The first televangelist who will be analyzed is Jim Bakker. Bakker is the founder of the first Christian talk show “The 700 Club”. He then founded the Trinity Broadcasting Network, which according to the jimbakkershowwebsite, “still beams around the world with 24-hour a day Christian programming.” After this accomplishment Jim Bakkerhelped create The PTL Club, The Inspirational Network, and Heritage USA.
In 1987 Bakker resigned as President of The PTL Club because of a scandal that was brought to light by the public. The scandal consisted of an affair with a woman in which Bakker attempted to pay the woman $265,000 to conceal the actions. The funding for this cover-up was said to come from “lifetime resort partnerships, “ and of course these funds were not supposed to be used for those purposes. As a result, Bakker was sentenced to 45 years in prison. Bakker only served five years of the sentenced years because his case was overturned and dismissed.
In order to handle the backlash of the situation, Bakker issued a public apology towards the mistress and his viewers. In his apology he stated that “It was a terrible mistake and I believe Christ has forgiven me.” When acknowledging the monies from the funds had been paid to the woman, Bakker said that he was not aware that any money had been set aside and he learned about it after his loved ones did what they could to protect the ministries name and Bakker himself.
While Bakker was in prison he wrote multiple books, which consist of “I Was Wrong”, “The Refuge”, “Prosperity and The coming Apocalypse” and “Time Has Come.”The overall theme of these books is one of “grace and total restoration.” Bakker is not afraid to speak of his past and try to help others going through similar struggles that he may have. Bakker promotes the idea of the “redemptive power of love” and believes if God is able to restore Bakker and his wife’s lives then God can do the same for anyone.
Bakker is currently preaching on The Jim Bakker Show, which is a daily broadcast that reaches audiences in the United States and Canada through Direct TV, Dish Network and other satellite providers. The fact that Bakker is still able to have an audience to broadcast to after his scandal shows that his public apologies and books had effective persuasive skills that kept parts of his audience still interested in his message. Kennedy reported that even though “the scandals took their toll on the televangelist audience and donor support, there has been a gradual recovery.” This gradual recovery is portrayed with Bakker’s current broadcast.
When reflecting on the previous persuasive tactics mentioned before, it is clear that two are embraced by Jim Bakker since his current telecast is named after himself; The Jim Bakker Show. The two tacticsused are names as mini-advertisements and manipulative persuasion. The example is a mixture of the two strategies because he uses his name as a recognizable characteristic that could catch his audience’s attention within society and it is repeated multiple times, which makes it a form of manipulative persuasion as well.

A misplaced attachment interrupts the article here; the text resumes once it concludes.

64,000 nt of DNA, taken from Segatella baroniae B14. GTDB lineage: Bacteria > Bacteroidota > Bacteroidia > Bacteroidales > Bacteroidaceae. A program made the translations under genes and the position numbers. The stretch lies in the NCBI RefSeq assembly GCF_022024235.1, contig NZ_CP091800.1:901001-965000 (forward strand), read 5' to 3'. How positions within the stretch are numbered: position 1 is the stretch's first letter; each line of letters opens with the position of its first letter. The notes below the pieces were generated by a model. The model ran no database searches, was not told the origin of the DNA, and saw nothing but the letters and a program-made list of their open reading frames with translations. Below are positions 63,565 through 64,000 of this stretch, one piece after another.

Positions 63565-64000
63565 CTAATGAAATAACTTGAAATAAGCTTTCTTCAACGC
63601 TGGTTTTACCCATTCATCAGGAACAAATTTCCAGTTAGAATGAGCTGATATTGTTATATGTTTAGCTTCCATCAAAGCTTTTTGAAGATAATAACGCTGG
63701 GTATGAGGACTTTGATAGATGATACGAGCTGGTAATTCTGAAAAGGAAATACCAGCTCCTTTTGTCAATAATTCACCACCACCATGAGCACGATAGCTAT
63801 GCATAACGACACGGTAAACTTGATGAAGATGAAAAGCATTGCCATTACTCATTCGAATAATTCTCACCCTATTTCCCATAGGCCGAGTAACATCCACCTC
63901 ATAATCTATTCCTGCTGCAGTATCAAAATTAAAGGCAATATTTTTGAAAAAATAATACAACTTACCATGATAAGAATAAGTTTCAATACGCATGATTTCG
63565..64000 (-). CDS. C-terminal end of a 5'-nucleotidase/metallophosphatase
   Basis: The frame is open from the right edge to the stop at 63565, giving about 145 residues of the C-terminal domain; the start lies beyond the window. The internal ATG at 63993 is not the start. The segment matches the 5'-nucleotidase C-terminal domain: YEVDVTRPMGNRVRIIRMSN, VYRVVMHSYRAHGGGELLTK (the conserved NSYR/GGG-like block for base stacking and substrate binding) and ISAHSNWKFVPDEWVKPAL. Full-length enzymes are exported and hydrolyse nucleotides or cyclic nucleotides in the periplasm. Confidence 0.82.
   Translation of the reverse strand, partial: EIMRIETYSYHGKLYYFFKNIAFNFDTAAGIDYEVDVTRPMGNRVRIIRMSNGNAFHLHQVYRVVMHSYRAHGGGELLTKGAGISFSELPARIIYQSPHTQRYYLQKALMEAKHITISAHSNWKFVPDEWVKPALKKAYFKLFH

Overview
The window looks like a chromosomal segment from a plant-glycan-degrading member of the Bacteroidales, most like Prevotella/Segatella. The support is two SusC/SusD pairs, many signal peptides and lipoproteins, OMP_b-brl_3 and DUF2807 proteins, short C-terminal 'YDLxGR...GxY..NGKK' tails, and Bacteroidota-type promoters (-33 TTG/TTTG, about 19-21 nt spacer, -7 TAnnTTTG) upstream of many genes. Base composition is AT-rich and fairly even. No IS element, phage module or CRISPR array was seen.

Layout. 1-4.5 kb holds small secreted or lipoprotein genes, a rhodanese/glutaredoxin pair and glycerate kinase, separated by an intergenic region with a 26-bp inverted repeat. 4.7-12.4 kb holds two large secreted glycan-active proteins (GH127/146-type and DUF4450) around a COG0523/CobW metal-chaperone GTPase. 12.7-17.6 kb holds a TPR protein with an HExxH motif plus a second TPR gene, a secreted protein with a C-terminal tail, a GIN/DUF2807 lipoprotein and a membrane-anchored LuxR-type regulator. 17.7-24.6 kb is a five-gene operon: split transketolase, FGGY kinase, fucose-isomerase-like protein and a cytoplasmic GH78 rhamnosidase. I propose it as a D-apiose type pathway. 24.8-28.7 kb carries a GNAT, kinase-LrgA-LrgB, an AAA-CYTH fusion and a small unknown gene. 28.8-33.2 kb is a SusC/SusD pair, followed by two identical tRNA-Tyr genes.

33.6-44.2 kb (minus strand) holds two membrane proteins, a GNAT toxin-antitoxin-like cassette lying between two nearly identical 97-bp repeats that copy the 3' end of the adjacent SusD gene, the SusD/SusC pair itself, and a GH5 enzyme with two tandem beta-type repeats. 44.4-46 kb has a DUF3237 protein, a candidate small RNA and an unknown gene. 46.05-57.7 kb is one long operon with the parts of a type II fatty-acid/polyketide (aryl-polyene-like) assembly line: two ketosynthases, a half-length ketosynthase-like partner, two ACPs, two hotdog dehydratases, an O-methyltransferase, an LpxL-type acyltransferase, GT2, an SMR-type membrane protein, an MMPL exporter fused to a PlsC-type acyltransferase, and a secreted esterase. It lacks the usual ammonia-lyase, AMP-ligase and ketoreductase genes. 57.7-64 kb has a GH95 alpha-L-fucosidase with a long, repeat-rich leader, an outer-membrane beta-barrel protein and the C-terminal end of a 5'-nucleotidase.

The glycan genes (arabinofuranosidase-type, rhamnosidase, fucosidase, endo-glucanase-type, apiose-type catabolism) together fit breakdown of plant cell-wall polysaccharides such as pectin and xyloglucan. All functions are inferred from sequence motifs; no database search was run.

Jimmy Swaggart is another televangelist who has had a scandal and found a way to recover from the situation so he would not loose all of his followers. In the prime of his broadcasting days, Swaggart’s programming was “transmitted to over 3,000 stations and innumerable cable systems each week.” His telecasts were also seen by 500 million people worldwide, which made it the most widespread preaching of the Gospel.
Swaggart’s scandal is similar to Bakker’s in that it involves sexual scandal and a public apology. The difference between the two televangelist’s situations is how Swaggart addressed his apology. As a result of his infidelity to his wife, the Assemblies of God directed him to stop preaching for a year but he defied this order and returned to the airwaves for his apology. Instead of aiming his apology towards the audience as Bakker did, Swaggart made his directly towards his wife. He was “tearfully begging forgiveness from his wife,” reported Kennedy.
Instead of dwelling on his past mistakes, Swaggart sings of God’s mercy on his weekly telecast. This telecast is seen “nationwide and abroad on over 78 channels in 104 countries and live over the internet.” Swaggart’s apology contained specific persuasive skills that were very effective in order to retain most of his audience during his scandal.
When Swaggart appeared on the air, crying and begging for his wife’s forgiveness, this is an example of the persuasive tactic of “saying things indirectly.” Swaggarts actions are an example of this tactic because he is trying to convince the audience that he is truly sorry without publicly addressing just the audience about his actions. If Swaggart wanted to only address his wife and apologize to her only, he could have apologized in private with just his wife and no one else observing. His actions show that he acknowledged that this scandal could be detrimental to his number of viewers so he took action in order to try to keep their views.
American Society and Televangelism
From analyzing the actions taken by Swaggart and Bakker to appeal to their audiences after their indiscretions, it is clear that these televangelists understand the wants and needs of their viewers. Since both of these men were able to come back after such scandals and still have a following base to continue production, it is clear that the protestant ideals of forgiveness are very strong. The importance of the protestant belief in forgiveness is found within Martin Marty’s creencias. The creencias are deeply held protestant beliefs thatinfluenced the way Protestants shaped and continue to shape America. Both Swaggart and Bakker knew that in order to keep their funding from their audience, they had to publicly apologize for their actions, even though they did not directly affect the viewers. If their following base did not have these strong protestant ideals of forgiveness, then these televangelists may not have been able to come back and continue broadcasting. With the help of manipulative persuasion, names as mini-advertisements, and saying things indirectly, Swaggart and Bakker were able to continue receivingfunding from their audience, which led to a recovery with minimal amount of damage to their audience base.